BEIJING (Reuters) - China’s agriculture ministry said on Monday it plans to issue biosafety certificates to a domestically grown, genetically modified (GM) soybean crop and two corn crops, in a move toward commercializing GM grain production in the world’s top market.
China will grant the certificate to SHZD32-01 soybean developed by Shanghai Jiaotong University, provided there is no objection during a 15-day period soliciting public opinion, the Ministry of Agriculture and Rural Affairs said in a statement.
If approved, it will become China’s first GM soybean crop to receive such a certificate, a first step toward commercialized production.
Dabeinong’s DBN9936 corn and double-stacked 12-5 corn developed by Hangzhou Ruifeng Biotech Co Ltd and Zhejiang University were also expected to receive the certificate.
Beijing has spent billions of dollars researching GM crops, but has held back from commercial production of any food grains because of consumer concerns about their safety.
China granted biosafety certificates to its first GM corn varieties and two domestic rice varieties in 2009, but has never moved to commercialize these crops.
Some in the industry believe Beijing’s most recent move could mean that China is ready to start commercialization of some domestic GM crops.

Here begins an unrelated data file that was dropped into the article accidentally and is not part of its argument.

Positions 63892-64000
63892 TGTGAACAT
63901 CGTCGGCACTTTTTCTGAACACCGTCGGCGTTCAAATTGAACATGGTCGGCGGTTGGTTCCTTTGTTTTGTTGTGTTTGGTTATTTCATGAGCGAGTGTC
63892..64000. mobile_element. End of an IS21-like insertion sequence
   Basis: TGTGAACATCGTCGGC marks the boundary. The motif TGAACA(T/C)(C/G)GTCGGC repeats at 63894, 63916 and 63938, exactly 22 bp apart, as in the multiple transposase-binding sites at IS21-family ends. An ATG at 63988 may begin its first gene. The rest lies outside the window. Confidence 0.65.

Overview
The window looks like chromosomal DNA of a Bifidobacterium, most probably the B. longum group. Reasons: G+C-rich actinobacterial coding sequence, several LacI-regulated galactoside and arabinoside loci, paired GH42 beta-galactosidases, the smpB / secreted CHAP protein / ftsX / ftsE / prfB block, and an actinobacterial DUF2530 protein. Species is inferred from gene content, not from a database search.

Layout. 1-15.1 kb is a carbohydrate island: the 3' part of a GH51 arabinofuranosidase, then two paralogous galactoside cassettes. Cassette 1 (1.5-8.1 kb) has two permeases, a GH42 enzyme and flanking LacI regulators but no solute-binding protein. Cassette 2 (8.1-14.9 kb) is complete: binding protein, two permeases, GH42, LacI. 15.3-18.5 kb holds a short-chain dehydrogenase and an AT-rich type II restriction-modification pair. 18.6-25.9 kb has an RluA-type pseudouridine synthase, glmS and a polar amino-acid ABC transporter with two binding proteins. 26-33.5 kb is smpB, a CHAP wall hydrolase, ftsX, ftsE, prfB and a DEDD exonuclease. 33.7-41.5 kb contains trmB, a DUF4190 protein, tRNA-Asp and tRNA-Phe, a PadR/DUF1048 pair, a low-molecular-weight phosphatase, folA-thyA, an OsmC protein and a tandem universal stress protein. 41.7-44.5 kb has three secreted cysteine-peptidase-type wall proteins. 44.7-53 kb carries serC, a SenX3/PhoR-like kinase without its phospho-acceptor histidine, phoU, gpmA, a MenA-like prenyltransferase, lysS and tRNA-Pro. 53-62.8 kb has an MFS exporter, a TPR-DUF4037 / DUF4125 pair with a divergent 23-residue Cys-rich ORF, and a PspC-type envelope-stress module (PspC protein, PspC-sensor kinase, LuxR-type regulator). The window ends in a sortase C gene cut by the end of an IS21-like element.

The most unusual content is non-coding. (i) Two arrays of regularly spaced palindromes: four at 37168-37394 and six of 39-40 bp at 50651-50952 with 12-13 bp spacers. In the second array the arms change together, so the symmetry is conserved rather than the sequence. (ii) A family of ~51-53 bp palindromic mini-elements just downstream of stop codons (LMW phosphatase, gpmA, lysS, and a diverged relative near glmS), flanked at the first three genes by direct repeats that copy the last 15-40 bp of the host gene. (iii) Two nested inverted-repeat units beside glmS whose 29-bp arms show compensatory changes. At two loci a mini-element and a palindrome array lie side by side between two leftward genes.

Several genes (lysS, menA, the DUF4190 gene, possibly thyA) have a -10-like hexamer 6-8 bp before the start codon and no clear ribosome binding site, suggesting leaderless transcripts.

“This signifies the policy changes from the central government as China is moving to commercialize GMO corn,” said James Chen, chief financial officer of Origin Agritech Limited
“GMO corn commercialization would benefit Chinese farmers, especially those in northeastern China,” Chen said.
Origin Agritech received biosafety certificates for its phytase GM corn trait in 2009 and has several new varieties of GM corn in the pipeline for biosafety approval, including insect resistance and glyphosate tolerance double-stacked traits.
China has said it aims to push forward the commercialization of GM corn and soybeans by 2020. Beijing has long approved imports of these products.
“If the government actually issues the certificate, it will be significant progress,” said another source with a major developer of GM crop strains in China.
“But it really depends on whether the crops can be commercialized in the end,” added the source, who declined to be named as he was not authorized to speak to the media.
Reporting by Hallie Gu and Shivani Singh; Editing by Louise Heavens and Jan Harvey